Report: Israeli officials accuse Turkey of inciting Jerusalem rioting

Channel 2 cites sources as blaming Turkey for housing senior Hamas leader Saleh al-Arouri, who they say is responsible for remotely organizing Palestinian violence.

Turkish President Recep Tayyip Erdogan (photo credit: REUTERS)
Turkish President Recep Tayyip Erdogan
(photo credit: REUTERS)
Israel has reportedly pointed to Turkey as responsible for spurring incitement that led to the recent spate of turmoil at the Temple Mount and in Jerusalem, according to Channel 2 on Thursday.
Channel 2 cited Israeli officials as blaming Turkey for housing senior Hamas leader Saleh al-Arouri, and allowing him to continue to operate under the auspices of the country's President Recep Tayyip Erdogan.
According to the officials, Arouri is responsible for remotely organizing terrorist attacks, and funding Hamas's part in inciting Palestinian youth to take to the streets and throw stones and Molotov cocktails at Israelis.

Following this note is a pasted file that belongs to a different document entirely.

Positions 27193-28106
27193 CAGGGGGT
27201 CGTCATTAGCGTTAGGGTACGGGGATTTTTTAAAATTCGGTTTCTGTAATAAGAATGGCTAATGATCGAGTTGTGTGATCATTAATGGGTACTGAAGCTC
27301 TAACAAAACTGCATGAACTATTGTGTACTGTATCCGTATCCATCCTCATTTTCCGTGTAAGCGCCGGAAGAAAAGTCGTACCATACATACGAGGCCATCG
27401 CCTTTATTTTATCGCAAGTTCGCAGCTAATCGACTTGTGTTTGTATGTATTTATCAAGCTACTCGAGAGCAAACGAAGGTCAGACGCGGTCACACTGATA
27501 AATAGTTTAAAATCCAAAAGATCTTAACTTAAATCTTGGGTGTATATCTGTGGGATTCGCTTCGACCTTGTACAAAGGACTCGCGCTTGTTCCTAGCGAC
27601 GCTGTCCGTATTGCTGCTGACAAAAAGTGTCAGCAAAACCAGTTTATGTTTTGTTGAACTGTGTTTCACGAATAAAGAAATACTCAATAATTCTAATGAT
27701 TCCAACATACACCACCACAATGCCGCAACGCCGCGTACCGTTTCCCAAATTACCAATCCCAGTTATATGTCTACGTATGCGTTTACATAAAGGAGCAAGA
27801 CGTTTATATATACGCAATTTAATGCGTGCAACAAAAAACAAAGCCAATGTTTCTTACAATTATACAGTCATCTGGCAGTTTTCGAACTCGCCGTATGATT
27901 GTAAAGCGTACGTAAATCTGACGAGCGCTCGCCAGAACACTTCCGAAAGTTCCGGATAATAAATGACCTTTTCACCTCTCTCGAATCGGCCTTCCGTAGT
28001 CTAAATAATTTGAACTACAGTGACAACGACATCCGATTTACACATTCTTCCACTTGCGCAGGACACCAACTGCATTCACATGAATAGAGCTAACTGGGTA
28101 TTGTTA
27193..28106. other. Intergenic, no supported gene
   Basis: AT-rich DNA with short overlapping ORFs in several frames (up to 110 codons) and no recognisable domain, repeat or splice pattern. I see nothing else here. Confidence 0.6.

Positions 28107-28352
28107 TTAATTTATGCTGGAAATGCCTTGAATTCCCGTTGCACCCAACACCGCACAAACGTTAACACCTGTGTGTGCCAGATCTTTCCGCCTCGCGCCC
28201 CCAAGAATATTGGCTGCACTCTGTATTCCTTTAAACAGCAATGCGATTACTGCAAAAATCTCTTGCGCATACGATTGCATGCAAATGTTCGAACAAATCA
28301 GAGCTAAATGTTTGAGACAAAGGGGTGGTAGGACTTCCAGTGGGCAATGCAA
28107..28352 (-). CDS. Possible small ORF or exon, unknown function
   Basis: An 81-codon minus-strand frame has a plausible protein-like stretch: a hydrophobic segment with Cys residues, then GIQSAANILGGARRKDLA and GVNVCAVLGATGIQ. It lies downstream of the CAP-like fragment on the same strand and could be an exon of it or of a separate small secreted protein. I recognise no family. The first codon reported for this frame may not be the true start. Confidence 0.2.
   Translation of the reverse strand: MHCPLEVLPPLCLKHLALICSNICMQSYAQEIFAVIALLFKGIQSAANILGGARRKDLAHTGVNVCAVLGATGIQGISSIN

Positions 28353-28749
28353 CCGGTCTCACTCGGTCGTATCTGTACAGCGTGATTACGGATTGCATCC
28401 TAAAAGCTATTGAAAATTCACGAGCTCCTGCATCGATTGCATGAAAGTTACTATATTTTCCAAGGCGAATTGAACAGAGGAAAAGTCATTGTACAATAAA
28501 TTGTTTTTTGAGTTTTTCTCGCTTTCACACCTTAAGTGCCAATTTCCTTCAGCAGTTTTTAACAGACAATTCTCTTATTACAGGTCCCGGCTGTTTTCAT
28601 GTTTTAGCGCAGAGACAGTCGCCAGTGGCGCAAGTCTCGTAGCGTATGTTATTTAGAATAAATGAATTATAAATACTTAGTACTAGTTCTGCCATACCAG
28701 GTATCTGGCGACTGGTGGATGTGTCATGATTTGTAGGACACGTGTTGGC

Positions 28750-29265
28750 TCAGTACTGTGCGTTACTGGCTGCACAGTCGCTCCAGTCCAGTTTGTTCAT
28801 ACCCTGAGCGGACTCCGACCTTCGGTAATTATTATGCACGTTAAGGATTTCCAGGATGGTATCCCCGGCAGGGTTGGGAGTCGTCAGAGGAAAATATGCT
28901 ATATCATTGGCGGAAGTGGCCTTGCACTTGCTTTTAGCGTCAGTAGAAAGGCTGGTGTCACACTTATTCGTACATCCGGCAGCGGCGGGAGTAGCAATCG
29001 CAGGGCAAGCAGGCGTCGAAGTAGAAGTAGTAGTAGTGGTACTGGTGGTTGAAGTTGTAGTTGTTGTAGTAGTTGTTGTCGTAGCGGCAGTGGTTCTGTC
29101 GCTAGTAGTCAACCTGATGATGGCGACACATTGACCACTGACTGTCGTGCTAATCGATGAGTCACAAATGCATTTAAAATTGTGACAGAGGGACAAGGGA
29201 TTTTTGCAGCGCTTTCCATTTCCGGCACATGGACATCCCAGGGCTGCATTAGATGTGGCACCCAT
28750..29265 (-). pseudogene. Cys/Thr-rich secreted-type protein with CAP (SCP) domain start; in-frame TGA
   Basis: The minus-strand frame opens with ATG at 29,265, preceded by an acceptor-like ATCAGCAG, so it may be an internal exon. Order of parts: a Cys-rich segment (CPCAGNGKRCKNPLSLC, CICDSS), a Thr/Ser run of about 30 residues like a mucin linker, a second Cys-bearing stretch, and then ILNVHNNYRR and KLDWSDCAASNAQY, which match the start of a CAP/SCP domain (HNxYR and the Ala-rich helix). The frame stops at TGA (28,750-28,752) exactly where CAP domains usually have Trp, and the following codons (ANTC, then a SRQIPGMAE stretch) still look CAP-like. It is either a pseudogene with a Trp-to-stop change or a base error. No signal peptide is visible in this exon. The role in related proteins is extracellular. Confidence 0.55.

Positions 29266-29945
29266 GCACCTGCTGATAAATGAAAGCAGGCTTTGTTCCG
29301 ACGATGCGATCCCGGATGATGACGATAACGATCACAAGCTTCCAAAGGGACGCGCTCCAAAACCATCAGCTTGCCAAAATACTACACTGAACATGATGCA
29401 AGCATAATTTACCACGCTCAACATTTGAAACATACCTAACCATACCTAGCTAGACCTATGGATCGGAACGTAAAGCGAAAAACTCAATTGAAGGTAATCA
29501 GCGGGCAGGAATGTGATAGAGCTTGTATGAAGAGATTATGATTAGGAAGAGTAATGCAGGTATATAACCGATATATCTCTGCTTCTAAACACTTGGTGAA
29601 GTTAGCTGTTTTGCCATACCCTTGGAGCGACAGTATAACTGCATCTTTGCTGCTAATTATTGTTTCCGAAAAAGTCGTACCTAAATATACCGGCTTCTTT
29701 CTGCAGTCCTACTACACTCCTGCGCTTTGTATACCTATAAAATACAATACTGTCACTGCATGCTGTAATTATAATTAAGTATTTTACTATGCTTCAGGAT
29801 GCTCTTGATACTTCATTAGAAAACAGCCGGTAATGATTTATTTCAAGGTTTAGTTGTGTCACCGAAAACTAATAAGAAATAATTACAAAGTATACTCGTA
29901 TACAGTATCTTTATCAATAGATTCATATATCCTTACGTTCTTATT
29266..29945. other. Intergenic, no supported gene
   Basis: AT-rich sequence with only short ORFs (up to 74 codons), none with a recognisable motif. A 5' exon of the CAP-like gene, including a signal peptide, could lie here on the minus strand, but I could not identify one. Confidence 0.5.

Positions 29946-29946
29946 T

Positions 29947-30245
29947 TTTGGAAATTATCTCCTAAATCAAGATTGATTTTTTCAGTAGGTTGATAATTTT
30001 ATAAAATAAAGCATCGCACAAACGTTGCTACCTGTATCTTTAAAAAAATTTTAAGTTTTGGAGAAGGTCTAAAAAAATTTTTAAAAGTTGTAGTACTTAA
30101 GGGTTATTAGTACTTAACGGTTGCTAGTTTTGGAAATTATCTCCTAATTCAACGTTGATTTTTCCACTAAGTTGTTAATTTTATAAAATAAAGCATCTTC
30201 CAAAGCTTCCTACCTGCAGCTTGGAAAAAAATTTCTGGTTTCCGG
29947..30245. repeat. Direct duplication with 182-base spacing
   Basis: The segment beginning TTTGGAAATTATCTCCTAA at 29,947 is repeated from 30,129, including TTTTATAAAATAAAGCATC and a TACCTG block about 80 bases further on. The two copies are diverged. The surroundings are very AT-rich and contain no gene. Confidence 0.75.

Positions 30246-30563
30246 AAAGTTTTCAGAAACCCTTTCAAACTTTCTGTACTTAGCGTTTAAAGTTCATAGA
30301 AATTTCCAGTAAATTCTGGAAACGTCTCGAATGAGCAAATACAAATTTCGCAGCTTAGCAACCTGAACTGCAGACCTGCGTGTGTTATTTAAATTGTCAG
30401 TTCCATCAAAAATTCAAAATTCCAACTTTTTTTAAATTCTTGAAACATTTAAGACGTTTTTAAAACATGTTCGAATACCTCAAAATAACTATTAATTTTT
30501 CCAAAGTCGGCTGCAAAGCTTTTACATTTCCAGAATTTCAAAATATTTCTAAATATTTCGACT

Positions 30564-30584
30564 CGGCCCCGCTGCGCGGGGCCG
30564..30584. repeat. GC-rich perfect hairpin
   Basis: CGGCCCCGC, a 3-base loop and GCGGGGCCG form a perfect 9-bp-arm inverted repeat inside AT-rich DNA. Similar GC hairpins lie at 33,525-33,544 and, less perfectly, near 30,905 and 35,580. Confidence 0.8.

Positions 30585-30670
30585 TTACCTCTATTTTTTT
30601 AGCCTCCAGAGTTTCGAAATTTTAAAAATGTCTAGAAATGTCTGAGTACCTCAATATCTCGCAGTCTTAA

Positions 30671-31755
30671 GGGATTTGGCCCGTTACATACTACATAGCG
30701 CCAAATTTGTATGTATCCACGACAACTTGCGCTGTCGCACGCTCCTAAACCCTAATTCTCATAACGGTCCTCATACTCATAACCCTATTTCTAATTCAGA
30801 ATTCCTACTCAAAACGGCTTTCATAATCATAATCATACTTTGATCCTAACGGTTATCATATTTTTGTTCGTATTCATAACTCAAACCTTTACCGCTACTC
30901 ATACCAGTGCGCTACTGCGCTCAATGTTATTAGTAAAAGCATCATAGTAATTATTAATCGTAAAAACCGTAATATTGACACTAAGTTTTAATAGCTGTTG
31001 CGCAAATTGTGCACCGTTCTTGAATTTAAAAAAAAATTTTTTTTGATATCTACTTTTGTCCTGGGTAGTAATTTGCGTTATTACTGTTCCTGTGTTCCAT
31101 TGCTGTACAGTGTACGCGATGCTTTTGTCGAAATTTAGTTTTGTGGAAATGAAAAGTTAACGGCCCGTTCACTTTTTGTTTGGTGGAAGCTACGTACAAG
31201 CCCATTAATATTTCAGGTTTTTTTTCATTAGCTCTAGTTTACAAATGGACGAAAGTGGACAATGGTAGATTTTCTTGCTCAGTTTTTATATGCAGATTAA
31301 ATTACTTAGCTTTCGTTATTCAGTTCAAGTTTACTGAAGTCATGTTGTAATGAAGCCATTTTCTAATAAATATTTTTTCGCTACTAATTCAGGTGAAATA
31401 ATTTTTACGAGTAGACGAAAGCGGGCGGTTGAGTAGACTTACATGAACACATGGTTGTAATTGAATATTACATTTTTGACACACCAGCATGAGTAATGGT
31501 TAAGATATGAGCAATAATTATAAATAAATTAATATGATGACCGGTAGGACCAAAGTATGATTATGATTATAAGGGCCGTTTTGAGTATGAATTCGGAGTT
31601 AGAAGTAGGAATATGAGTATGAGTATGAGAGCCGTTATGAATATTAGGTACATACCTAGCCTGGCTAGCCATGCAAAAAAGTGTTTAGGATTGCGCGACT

The report cited the unnamed Israeli officials as placing the onus on the government in Ankara for permitting the Hamas operative to funnel copious amounts of funds from Turkey to the Palestinian territories and Hamas dealings, such as their armed wing the Izz a-din al-Kassam Brigades.
Later Thursday, Channel 2 reported that Turkey had rejected the claims that it is behind the incitement, and a source in Ankara denied that the senior Hamas official is still in Turkey.
Earlier in the week, Erdogan called Palestinian Authority President Mahmoud Abbas and condemned Israeli security forces for what he said was their targeting of Muslims at the Temple Mount compound during clashes between police and stone-throwing Palestinians over the Jewish New Year.
Erdogan pledged his country's support to the Palestinians in Monday's call, Turkish media reported.
A slew of regional players including Jordan, Saudi Arabia and Qatar have joined Palestinian condemnation of Israel for violence at Jerusalem's contested holy site.
On Monday, Prime Minister Benjamin Netanyahu convened an emergency ministerial meeting to discuss harsher punishments for those who throw stones and firebombs after an Israeli motorist died in a crash suspected to have been caused by Palestinian stone-throwing.